Faced with this grim prospect, Mr. Yang
and Mr. Bostock balked, cutting a deal with Icahn that they hope will keep
him happy. Robert Kotick, the Activision Blizzard CEO, will step down
from the board to make room for Icahn. Meanwhile, the board will expand
by two members, with eight members of Icahn's posse, including fellow billionaire
Mark Cuban, running for the open slots. Only one non-Icahn candidate,
Jonathan Miller, the former chief of AOL, will challenge them.
With Mr. Icahn likely to have control of three of the soon-to-be 11 board
positions, he finally has enough power to finally push for some of the moves he
wants. He made it clear in a statement, that while pleased with the deal,
it is only a means to his ends -- selling the company's Search business to
Mr. Icahn stated:
I am very pleased that
this settlement will allow me to work in partnership with Yahoo!’s Board and management team to help the Company achieve its
full potential. While I continue to believe that the sale of the whole Company
or the sale of its Search business in the right transaction must be given full
consideration, I share the view that Yahoo!’s valuable
collection of assets positions it well to continue expanding its online
leadership and enhancing returns to stockholders. I believe this is a good
outcome and that we will have a strong working relationship going forward.
Additionally, I am happy that the board has agreed in the settlement agreement
that any meaningful transaction, including the strategy in dealing with that
transaction, will be fully discussed with the entire board before any final
decision is made.
Meanwhile, Mr. Bostock and Mr. Yang are pleased as the deal may save their
necks as indicated by Mr. Icahn easing his rhetoric regarding their possible
forced departure. Mr. Bostock said, "We are gratified to have
reached this agreement, which serves the best interests of all Yahoo!
stockholders. We look forward to working productively with Carl and the
new members of the Board on continuing to improve the Company’s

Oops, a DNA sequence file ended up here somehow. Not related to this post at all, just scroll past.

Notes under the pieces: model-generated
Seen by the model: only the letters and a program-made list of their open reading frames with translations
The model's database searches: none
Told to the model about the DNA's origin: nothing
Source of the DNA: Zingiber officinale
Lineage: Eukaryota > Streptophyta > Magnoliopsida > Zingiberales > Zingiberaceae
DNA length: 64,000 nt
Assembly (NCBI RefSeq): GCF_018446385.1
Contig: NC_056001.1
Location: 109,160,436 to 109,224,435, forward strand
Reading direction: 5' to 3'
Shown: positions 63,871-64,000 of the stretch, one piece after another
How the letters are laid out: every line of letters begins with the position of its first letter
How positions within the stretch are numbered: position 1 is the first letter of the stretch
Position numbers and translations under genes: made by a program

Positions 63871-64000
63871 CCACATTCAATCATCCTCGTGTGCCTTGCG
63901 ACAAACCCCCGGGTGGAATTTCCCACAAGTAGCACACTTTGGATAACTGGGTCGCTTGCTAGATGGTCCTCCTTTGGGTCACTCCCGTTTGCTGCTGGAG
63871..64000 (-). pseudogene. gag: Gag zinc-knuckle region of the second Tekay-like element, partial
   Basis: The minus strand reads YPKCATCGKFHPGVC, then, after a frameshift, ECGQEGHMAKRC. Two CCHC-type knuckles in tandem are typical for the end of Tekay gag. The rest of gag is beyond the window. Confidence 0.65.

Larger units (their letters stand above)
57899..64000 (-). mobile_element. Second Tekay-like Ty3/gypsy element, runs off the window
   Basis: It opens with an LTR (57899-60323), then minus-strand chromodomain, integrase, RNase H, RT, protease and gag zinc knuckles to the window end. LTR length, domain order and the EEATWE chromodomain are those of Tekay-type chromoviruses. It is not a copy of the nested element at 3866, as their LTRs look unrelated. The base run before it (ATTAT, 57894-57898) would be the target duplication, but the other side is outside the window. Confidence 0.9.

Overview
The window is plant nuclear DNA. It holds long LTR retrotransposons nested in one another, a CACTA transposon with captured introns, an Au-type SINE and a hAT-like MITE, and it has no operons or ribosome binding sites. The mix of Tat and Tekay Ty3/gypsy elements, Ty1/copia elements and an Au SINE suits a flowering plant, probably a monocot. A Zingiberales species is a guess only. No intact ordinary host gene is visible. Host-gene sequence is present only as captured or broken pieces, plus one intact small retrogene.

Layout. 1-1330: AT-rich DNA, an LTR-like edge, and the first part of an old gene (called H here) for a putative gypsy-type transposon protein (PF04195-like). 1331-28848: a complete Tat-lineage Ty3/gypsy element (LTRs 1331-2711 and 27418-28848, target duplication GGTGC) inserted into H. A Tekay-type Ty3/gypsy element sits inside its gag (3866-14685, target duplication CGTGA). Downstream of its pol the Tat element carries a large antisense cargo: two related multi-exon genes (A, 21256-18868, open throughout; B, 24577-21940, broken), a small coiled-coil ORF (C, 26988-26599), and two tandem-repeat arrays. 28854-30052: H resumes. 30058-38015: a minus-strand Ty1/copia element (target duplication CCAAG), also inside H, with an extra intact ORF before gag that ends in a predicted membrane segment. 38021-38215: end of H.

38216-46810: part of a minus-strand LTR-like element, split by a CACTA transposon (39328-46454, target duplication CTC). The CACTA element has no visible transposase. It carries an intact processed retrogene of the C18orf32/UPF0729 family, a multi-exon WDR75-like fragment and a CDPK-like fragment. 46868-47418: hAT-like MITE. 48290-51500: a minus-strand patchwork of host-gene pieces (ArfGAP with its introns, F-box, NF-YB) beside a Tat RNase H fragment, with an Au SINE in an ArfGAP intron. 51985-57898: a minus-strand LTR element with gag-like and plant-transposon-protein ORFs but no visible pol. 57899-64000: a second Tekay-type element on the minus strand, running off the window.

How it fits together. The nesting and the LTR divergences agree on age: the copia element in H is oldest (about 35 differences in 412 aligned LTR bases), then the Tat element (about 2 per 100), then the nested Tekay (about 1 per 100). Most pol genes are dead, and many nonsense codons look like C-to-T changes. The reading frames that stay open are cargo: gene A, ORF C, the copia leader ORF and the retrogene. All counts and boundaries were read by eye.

performance and enhancing stockholder value. Yahoo! is a world-class company
with an extremely bright future, and collaborating together, I believe we can
help the Company achieve its ambitious goals."
Mr. Yang added, "This agreement will not only allow Yahoo! to put the
distraction of the proxy contest behind us, it will allow the Company to
continue pursuing its strategy of being the starting point for Internet users
and a must buy for advertisers. No other company in the Internet space
has our unique combination of global brand, talented employees, innovative
technologies and exceptional assets, attributes that will help us take
advantage of the large and growing opportunity ahead of us. I look forward to
working together with our new colleagues on the Board to make that happen."
It should be interesting to see how the board reacts, should Icahn push
to sell the search business after his candidates are safely in place.
In the past, Mr. Bostock and Mr. Yang have been vocally opposed to splitting
off this business unit, which the company was founded upon, insisting on a
complete transaction or none at all, and demanding a lofty price for such a
If Icahn succeeds in selling the search unit, it would be eerily reminiscent of
his victory with Motorola in a similar dispute. Like with
Yahoo-Microsoft, he initially approached Motorola hoping to depose the board
and sell the entire company. In the end the leadership at Motorola caved
to his demands, and gave him a share in the board, allowing him to sell off a
couple of the company's business units. The compromise was a victory for
Icahn, above all else, who made a tidy profit in stock. Should the
Microsoft-Yahoo deal go through, Icahn, who holds 5 percent of Yahoo's stock,
should similarly see great financial rewards.
However, if there's anything the Yahoo and Microsoft drama has taught us, it is
to expect the unexpected. So until the deal is set in stone, don't be
surprised to see more antics from the company, from Mr. Icahn, and from